What can you use to stuff the turkey with?
Pretty much anything you can think of and that has a low water content is the best choice in order to avoid any problems in the future. If there’s too much moisture then it could lead to an overcooked bird which we really want to avoid, right? Some good examples would be vegetables like onions, celery, and carrots; various types of cheese such as emmental or mozzarella; dried fruits such as cranberries or figs; cooked rice; different kinds of bread… I’ve used almost everything at some point so whatever floats your boat!
How do you prevent the turkey from getting dry?
The easiest way would be to brine it in advance in some saltwater so it soaks in all kinds of flavors before roasting… But if you don’t have time for this then just place it in a roasting pan and cover with aluminum foil so the heat gets trapped inside and will keep your turkey nice and moist until it’s done.
What can I do to make my turkey brown faster?
Try putting some butter under the skin so that it melts while cooking and let the fatty juices drip down onto the meat which should result in a nice golden color. If this sounds bad then don’t worry because you won’t actually be eating any of it since just about all of that will get burned off! 😉 You could also try adding spices such as paprika, cayenne pepper, thyme, sage… just keep in mind that too much can leave a bitter aftertaste.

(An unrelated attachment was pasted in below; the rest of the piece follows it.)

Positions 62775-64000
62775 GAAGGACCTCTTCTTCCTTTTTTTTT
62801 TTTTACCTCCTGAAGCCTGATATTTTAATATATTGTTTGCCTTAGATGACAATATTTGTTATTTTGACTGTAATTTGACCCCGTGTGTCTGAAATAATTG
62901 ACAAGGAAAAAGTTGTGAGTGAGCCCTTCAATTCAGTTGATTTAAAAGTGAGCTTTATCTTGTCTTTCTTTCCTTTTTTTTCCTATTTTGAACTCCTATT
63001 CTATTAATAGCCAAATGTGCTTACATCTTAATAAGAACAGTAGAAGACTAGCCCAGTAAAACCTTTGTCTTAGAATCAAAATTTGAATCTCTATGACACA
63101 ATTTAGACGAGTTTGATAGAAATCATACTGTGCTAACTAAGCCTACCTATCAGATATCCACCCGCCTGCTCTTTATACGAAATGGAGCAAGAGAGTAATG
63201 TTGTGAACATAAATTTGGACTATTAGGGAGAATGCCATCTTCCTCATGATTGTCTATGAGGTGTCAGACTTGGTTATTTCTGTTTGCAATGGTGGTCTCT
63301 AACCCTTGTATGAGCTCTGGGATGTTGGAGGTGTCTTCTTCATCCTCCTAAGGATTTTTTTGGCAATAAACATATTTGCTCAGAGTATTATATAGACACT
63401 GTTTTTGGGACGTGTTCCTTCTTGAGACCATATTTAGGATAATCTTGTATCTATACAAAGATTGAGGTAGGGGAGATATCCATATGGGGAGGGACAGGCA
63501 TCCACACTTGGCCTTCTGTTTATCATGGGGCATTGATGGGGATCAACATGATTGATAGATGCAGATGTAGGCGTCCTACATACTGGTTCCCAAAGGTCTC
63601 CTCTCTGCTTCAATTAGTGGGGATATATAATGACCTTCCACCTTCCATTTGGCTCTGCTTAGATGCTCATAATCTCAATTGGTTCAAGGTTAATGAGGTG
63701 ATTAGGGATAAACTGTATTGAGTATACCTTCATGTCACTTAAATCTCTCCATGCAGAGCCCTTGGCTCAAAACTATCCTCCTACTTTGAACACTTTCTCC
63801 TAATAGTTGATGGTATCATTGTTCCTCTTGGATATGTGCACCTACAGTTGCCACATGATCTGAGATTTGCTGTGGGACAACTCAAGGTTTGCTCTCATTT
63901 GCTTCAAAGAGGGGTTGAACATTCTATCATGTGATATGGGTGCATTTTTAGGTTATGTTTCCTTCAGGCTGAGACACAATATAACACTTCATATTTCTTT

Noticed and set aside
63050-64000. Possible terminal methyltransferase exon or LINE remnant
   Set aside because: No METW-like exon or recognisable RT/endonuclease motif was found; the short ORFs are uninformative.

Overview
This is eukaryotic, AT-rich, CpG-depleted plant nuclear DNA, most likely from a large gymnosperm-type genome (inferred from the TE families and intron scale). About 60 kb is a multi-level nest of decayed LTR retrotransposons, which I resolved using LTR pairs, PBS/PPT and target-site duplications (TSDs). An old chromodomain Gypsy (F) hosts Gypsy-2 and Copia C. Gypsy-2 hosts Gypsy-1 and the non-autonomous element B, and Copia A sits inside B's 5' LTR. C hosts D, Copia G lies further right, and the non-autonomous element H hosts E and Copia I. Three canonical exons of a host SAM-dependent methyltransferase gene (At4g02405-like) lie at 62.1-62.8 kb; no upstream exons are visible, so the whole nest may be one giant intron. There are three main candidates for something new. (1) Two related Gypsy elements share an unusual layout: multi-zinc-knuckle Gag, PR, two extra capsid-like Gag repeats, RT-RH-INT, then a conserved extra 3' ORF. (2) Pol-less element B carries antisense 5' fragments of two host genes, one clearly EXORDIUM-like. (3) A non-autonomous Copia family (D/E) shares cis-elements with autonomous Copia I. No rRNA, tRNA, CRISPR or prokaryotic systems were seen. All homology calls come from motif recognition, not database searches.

How long do you need to thaw a turkey?
If you plan on cooking it from frozen then at least a day in advance should be fine but if it’s still partially thawed then I’d recommend cooking it immediately instead.
How do you make sure that your turkey is cooked all the way through?
There are three different ways to go about this one:
The best option is to use a meat thermometer that can measure internal temperatures, insert it into the thickest part of the thigh (make sure not to touch any bones!), and wait until it reaches 165°F which should take between 1h30min to 2h depending on how big your turkey is! If you don’t have one then cut into the deepest part of the thigh with a sharp knife or kitchen scissors, if the juices that come out are completely clear then it’s done.
Another way is to check whether your stuffing is cooked by poking a metal skewer into the center of it and checking whether it feels hot when you touch it against your lower lip. If so then this means that everything should be ready so go ahead and take the turkey away from the grill!